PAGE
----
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Abdülaziz of the Ottoman Empire

Abdülaziz of the Ottoman Empire
Caliph of Islam
Amir al-Mu'minin
Sultan of the Ottoman Empire
Custodian of the Two Holy Mosques
Sultan Abdülaziz during his visit to the United Kingdom in 1867
Sultan of the Ottoman Empire
Reign 2 June 1861 – 30 May 1876
Predecessor Abdülmecid I
Successor Murad V
Born 9 or 18 February 1830[1]
Constantinople
Died 4 June 1876(1876-06-04) (aged 46)[1]
Çırağan Palace
Consorts Dürrinev Kadınefendi
Edadil Kadınefendi
Gevheri Kadınefendi
Hayranidil Kadınefendi
Neşerek Kadınefendi
Royal house House of Osman
Father Mahmud II
Mother Pertevniyal Sultan
Religion Sunni Islam
Tughra

Abdülaziz of the Ottoman Empire or Abdülaziz I (Ottoman Turkish: عبد العزيز / `Abdü’l-`Azīz, Turkish: I. Abdülaziz; 9/18 February 1830 – 4 June 1876) was the 32nd Sultan of the Ottoman Empire and reigned between 25 June 1861 and 30 May 1876.[1] He was the son of Sultan Mahmud II and succeeded his brother Abdülmecid I in 1861.[2]

Born at the Eyüp Palace, Constantinople (present-day Istanbul),[3][4] on 9/18 February 1830, Abdülaziz received an Ottoman education but was nevertheless an ardent admirer of the material progress that was made in the West. He was the first Ottoman Sultan who travelled to Western Europe, visiting a number of important European capitals including Paris, London and Vienna in the summer of 1867. The Sultan took an interest in documenting the Sultanate. He was also interested in literature and was also a classical music composer. Some of his compositions have been collected in the album "European Music at the Ottoman Court" by the London Academy of Ottoman Court Music.

Contents

  • Family 1
  • Reign 2
  • Achievements 3
  • Family life 4
    • First marriage and issue 4.1
    • Second marriage and issue 4.2
    • Third marriage and issue 4.3
    • Fourth marriage and issue 4.4
    • Fifth marriage and issue 4.5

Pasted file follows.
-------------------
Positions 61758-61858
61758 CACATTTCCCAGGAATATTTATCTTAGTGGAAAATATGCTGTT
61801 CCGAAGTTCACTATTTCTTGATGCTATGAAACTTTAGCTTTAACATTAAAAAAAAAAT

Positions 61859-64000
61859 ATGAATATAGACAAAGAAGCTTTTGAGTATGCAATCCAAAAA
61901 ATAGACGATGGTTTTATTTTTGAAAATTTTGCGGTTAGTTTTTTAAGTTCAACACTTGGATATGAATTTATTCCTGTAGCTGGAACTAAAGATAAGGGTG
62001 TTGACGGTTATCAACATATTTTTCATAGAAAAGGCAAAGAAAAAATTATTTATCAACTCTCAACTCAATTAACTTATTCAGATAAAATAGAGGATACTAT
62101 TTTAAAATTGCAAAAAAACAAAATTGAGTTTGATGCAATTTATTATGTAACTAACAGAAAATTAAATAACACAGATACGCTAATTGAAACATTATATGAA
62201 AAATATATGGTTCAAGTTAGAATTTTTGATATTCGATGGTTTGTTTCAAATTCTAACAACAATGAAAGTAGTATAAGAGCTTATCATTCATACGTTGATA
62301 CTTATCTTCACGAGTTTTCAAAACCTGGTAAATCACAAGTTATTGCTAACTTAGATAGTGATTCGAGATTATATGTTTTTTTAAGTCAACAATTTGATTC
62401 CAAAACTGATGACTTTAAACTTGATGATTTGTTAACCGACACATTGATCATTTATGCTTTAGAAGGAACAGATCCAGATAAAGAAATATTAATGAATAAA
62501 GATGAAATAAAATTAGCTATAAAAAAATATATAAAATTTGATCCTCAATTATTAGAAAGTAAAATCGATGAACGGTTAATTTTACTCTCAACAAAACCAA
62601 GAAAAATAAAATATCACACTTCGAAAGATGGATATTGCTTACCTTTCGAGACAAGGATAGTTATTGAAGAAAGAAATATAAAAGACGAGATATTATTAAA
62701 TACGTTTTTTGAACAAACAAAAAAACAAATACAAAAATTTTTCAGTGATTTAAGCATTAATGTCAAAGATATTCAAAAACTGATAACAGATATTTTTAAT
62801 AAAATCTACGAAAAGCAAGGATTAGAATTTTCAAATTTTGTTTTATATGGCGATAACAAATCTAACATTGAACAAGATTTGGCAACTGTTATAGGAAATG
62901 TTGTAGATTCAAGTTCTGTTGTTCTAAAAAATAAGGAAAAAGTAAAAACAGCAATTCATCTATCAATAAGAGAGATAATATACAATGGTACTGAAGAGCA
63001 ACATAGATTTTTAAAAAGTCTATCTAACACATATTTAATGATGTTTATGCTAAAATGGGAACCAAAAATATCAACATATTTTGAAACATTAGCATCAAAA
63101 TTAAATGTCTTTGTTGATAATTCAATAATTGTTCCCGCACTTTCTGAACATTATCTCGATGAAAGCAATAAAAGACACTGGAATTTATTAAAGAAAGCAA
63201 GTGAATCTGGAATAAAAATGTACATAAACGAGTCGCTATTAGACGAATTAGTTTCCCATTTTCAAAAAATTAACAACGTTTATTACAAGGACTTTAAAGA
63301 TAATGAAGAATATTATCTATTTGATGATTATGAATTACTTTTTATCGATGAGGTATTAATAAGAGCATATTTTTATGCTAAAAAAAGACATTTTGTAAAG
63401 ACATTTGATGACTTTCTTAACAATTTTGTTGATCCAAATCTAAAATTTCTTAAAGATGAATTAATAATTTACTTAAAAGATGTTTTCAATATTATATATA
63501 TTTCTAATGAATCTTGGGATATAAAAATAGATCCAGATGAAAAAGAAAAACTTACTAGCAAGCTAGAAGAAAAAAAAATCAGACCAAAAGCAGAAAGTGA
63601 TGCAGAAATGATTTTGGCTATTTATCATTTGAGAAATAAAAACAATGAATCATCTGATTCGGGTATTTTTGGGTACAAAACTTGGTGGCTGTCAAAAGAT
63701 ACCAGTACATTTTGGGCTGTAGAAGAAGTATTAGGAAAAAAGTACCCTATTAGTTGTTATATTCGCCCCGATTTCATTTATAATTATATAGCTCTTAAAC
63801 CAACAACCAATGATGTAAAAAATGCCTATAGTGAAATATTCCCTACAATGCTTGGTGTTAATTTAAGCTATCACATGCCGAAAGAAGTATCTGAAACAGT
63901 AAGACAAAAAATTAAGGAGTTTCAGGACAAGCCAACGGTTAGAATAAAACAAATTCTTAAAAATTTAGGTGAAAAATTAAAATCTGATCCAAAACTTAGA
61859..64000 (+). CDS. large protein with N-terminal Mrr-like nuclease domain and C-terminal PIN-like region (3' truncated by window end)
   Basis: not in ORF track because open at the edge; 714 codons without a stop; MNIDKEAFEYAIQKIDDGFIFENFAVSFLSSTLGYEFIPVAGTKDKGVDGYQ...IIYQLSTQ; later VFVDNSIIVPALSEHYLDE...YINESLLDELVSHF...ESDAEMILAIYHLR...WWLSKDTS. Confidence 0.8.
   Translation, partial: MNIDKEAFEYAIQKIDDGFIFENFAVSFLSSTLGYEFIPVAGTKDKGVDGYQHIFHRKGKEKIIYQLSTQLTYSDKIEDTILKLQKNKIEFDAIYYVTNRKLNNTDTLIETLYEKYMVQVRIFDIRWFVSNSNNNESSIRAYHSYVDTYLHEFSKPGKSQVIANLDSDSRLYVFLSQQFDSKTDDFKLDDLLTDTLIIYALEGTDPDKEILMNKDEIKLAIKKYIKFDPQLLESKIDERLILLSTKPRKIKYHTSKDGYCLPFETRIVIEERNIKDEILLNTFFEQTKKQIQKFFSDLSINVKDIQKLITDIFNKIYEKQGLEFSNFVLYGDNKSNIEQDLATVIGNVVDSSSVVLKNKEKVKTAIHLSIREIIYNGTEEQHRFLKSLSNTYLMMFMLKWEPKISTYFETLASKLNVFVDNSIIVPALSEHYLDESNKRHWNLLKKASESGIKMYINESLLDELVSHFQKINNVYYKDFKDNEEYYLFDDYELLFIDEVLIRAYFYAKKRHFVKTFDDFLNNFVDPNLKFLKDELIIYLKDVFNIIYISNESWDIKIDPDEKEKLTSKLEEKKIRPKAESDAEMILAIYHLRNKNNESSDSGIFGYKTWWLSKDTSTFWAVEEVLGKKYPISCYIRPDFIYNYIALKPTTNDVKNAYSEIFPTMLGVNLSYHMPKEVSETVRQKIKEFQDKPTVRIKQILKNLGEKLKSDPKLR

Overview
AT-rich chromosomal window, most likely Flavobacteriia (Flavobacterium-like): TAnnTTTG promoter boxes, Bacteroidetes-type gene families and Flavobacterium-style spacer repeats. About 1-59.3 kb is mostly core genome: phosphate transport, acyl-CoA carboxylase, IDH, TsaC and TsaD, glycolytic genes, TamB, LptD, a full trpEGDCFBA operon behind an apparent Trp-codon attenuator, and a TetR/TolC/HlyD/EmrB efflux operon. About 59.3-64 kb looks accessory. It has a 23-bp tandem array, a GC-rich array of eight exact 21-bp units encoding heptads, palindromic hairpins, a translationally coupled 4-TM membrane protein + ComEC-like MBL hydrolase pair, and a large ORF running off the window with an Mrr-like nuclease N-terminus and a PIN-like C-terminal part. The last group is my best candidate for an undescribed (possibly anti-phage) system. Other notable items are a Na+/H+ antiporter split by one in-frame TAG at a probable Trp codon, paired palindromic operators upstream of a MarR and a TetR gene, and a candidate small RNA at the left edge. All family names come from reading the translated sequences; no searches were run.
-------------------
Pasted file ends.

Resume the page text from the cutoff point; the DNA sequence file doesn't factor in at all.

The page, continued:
• References 5
  • External links 6

Family

Abdülaziz of the Ottoman Empire.

His parents were Mahmud II and Valide Sultan Pertevniyal ("Partav-Nihal").[5] (1812–1883), originally named Bezime, a Vlach.[6] He was a quarter French. In 1868 Pertevniyal was living in the Dolmabahçe Palace. That year Abdülaziz led the visiting Eugénie de Montijo, Empress of France, to see his mother. Pertevniyal perceived the presence of a foreign woman within her quarters of the seraglio as an insult. She reportedly slapped Eugénie across the face, almost resulting in an international incident.[7] According to another account, Pertevniyal became outraged by the forwardness of Eugénie taking the arm of one of her sons while he gave a tour of the palace garden, and she gave the Empress a slap on the stomach as a possibly more subtly intended than often represented reminder that they were not in France.[8] The Pertevniyal Valide Sultan Mosque was built under the patronage of his mother. The construction work began in November 1869 and the mosque was finished in 1871.[9]

His paternal grandparents were Sultan Abdul Hamid I and Sultana Naksh-i-Dil Haseki. Several accounts identify his paternal grandmother with Aimée du Buc de Rivéry, a cousin of Joséphine de Beauharnais.[10] Pertevniyal was a sister of Hoshiar (Khushiyar), third wife of Ibrahim Pasha of Egypt. Hoshiar and Ibrahim were the parents of Isma'il Pasha.[11][12][13][14][15]

Reign

The Ottoman Empire in 1862

Between 1861 and 1871, the

Abdülaziz of the Ottoman Empire
Born: 9 February 1830 Died: 4 June 1876
Regnal titles
Preceded by
Abdülmecid I
Sultan of the Ottoman Empire
25 Jun 1861 – 30 May 1876
Succeeded by
Murad V
Sunni Islam titles
Preceded by
Abdülmecid I
Caliph of Islam
25 Jun 1861 – 30 May 1876
Succeeded by
Murad V
  •  

Wikisource logo Works written by or about Abd-ul-Aziz at Wikisource

Media related to at Wikimedia Commons

External links

  • Finkel, Caroline, Osman's Dream, (Basic Books, 2005), 57; "Istanbul was only adopted as the city's official name in 1930..".

 This article incorporates text from a publication now in the public domain

  1. ^ a b c d e f g h i j k l
  2. ^ Chambers Biographical Dictionary, ISBN 0-550-18022-2, page 2
  3. ^ The Encyclopædia Britannica, Vol.7, Edited by Hugh Chisholm, (1911), 3; İstanbul, the capital of the Turkish Empire...
  4. ^ Britannica, Istanbul:When the Republic of Turkey was founded in 1923, the capital was moved to Ankara, and Constantinople was officially renamed Istanbul in 1930.
  5. ^ Daniel T. Rogers, "All my relatives: Valide Sultana Partav-Nihal"
  6. ^ His profile in the Ottoman Web Site
  7. ^ "Women in Power" 1840-1870, entry: "1861-76 Pertevniyal Valide Sultan of The Ottoman Empire"